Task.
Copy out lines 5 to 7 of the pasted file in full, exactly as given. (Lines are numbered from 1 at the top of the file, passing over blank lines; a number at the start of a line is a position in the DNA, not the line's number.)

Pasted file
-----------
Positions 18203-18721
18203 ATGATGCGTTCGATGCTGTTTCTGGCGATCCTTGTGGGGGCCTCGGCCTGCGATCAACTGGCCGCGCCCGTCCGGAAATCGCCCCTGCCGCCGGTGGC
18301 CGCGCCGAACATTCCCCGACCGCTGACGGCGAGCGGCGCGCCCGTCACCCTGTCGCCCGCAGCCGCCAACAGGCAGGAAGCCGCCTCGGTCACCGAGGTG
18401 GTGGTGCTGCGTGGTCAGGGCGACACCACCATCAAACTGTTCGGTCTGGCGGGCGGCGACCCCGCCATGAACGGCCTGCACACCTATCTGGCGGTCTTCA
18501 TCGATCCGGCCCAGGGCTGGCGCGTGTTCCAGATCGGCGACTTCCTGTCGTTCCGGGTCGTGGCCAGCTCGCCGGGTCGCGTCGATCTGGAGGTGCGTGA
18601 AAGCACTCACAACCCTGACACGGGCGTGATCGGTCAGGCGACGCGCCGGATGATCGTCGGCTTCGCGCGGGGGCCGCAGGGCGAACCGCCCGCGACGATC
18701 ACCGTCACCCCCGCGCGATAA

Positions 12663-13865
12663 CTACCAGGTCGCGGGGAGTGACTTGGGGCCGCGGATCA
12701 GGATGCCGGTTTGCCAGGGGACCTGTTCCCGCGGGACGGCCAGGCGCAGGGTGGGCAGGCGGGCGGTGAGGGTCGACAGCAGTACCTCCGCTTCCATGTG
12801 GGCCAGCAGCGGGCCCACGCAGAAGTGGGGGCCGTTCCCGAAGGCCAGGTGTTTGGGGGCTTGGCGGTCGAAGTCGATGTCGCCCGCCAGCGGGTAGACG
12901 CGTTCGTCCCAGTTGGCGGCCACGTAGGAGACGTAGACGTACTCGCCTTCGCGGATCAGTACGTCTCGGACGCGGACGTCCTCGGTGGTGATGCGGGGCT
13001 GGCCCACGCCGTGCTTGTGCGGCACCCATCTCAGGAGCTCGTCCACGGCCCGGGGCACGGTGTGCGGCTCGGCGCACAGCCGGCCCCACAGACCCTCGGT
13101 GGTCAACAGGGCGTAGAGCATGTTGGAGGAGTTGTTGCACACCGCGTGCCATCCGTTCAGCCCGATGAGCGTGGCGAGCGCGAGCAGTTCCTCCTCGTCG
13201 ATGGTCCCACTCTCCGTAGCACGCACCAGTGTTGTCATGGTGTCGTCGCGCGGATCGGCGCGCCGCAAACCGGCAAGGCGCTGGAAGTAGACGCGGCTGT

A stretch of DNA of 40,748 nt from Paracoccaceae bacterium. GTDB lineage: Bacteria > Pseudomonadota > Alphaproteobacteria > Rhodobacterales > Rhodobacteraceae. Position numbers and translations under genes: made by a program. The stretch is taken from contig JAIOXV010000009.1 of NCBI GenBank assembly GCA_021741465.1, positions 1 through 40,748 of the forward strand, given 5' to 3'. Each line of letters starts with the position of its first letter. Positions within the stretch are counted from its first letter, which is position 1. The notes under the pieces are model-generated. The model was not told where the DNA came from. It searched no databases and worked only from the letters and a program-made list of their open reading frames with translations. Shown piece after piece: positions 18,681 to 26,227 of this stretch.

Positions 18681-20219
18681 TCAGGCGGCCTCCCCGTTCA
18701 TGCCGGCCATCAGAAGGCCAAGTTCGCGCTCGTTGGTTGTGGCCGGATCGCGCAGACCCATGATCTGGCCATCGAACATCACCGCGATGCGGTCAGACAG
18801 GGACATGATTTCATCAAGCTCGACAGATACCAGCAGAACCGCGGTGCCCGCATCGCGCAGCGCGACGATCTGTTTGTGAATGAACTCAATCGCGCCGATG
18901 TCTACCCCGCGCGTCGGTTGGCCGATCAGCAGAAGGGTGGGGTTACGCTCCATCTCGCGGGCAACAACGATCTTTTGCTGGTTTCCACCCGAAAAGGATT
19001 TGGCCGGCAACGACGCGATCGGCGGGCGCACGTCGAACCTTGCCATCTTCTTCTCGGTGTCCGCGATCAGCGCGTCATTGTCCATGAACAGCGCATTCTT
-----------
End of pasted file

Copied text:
18501 TCGATCCGGCCCAGGGCTGGCGCGTGTTCCAGATCGGCGACTTCCTGTCGTTCCGGGTCGTGGCCAGCTCGCCGGGTCGCGTCGATCTGGAGGTGCGTGA
18601 AAGCACTCACAACCCTGACACGGGCGTGATCGGTCAGGCGACGCGCCGGATGATCGTCGGCTTCGCGCGGGGGCCGCAGGGCGAACCGCCCGCGACGATC
18701 ACCGTCACCCCCGCGCGATAA